School of GeoSciences

School of GeoSciences

Dr Sam Staddon

[Photo of me]

ESRC Global Challenges Research Fund (GCRF) Fellow

Lecturer in Environment & Development

University of Edinburgh, Drummond Library G.01, Drummond Street, Edinburgh, EH8 9XP

+44 (0)131 650 2269

sam.staddon@ed.ac.uk

 

Research interests

My interests lie in the social relations and political entanglements involved in community-based approaches to the conservation of nature, and within the build environment of energy. I am interested in the roles of both local and 'intermediary' actors in discursively and materially shaping opportunities for equity and justice. Questions I am currently pursuing include the role of social interactions between conservationists and land managers in Scotland, and the relationship between personal and professional experiences of domestic energy efficiency amongst researchers in the UK. My recently started ESRC GCRF Fellowship will allow me to build on my PhD to explore the 'paradox of participation' to address issues of social equity in community forest monitoring.

My past research has focused on the social dimensions of participatory ecological monitoring in the community forests of Nepal (for my PhD), stakeholders in the harvesting of moss as a non-timber forest product in Scotland (for my second Masters), and plant-frugivore relations in the south Pacific (for my first Masters). Before returning to academia in 2005, I trained and then worked as an ecologist and conservationist for 8 years, including in the Tanzania, Peru, New Zealand, Scandinavia and the UK.

Empirically and conceptually, my research deals with biodiversity conservation, community-based approaches to conservation and natural resource management, participation and politics in environmental governance, community forestry, ecosystem services, 'traditional ecological knowledge' (TEK), embodied and tacit knowledge, politics of knowledge exchange, situated and social interactions, energy efficiency in domestic and non-domestic environments, and energy literacy. Theoretically my research draws on multiple fields, including political ecology, participatory development studies, anthropologies of development, and theories of social practice. Methodologically I adopt a range of qualitative data collection and analysis approaches. Pedagogically I am interested in student-led fieldwork and am keen to promote the importance of positionality and ethics. Reflecting my background, I am keen to work across disciplines, for example bringing together conservation science and the social sciences.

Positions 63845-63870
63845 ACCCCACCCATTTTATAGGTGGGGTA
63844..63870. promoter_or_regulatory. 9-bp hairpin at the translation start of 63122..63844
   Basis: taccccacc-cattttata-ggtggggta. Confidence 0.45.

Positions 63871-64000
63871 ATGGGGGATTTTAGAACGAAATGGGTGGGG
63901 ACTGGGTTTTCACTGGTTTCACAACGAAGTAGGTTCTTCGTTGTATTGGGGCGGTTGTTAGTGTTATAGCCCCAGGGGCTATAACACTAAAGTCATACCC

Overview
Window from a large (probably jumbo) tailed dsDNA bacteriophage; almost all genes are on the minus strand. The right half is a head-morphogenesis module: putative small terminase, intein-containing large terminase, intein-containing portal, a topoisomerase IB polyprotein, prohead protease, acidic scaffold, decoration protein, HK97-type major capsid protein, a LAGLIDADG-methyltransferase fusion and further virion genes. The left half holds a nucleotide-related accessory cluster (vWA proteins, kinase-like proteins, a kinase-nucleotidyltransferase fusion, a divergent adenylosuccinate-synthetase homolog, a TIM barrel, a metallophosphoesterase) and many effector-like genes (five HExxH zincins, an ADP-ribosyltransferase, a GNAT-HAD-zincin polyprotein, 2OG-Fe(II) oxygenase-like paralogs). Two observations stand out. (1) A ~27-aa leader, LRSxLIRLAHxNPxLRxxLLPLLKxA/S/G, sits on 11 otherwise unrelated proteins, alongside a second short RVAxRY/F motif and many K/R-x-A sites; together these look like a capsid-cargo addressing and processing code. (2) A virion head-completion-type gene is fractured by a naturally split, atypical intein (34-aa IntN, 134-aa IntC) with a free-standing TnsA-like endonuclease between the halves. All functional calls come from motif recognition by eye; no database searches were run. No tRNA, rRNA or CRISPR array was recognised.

I currently work on a part-time basis in order to combine my academic research with a family life involving my two little girls.

 

Qualifications

PhD Geography (University of Edinburgh, 2006-2012) [including 2 maternity leaves and part-time working (0.6FTE)]

MSc Natural Resource Management Distinction (University of Edinburgh 2005-06)

MSc Biodiversity & Conservation Distinction (University of Leeds 1999-2000)

BSc Hons Ecology & Environmental Science First Class (University of Lancaster 1994-97)

 

Career

Lecturer in Environment & Development University of Edinburgh (Aug.2017-present) [0.8FTE]

ESRC Global Challenges Research Fund (GCRF) Fellow University of Edinburgh (Jan.2017-Dec.2018) [0.5FTE]

PDRA TEDDInet, University Of Edinburgh (Sept. 2013-Dec. 2016) [part-time 0.5FTE] [www.teddinet.org]

Teaching Fellow in Environment and Development, University of Edinburgh (Sept. 2012-Dec.2016) [0.2FTE]

Participatory Appraisal Consultant (part-time, 2006-2008)

Research Assistant, Universities of Leeds, York & Wellington (New Zealand) (2005)

Consultant Ecologist, Environmental Advice Centre (2004)

Research Co-ordinator, Society for Environmental Exploration, Tanzania (2001-2003)

Survey Assistant, Somerset Environmental Records Centre (1999)

Naturalist Guide, Explorer’s Inn, Peru (1998)


Publications

2017

Wells G., Fisher J., Porras I., Staddon S. & Ryan C. (2017) Rethinking monitoring in smallholder carbon payments for ecosystem service schemes: devolve monitoring, understand accuracy and identify co-benefits. Ecological Economics, 139, 115-127.

Staddon S. (2017) Reflecting on personal and professional energy stories in energy demand research. Energy Research & Social Science, published online 21 June 2017.

Mallaband B., Staddon S. & Wood G. (2017) Crossing transdisciplinary boundaries within energy research: An 'on the ground' perspective from early career researchers. Energy Research & Social Science, 26, 107-111.

Mallaband B., Wood G., Buchanan K., Staddon S., Mogles N. & Gabe-Thomas E. (2017) Integrating social science into UK energy research: A reality check from those on the inside. Energy Research & Social Science, 25, 9-18.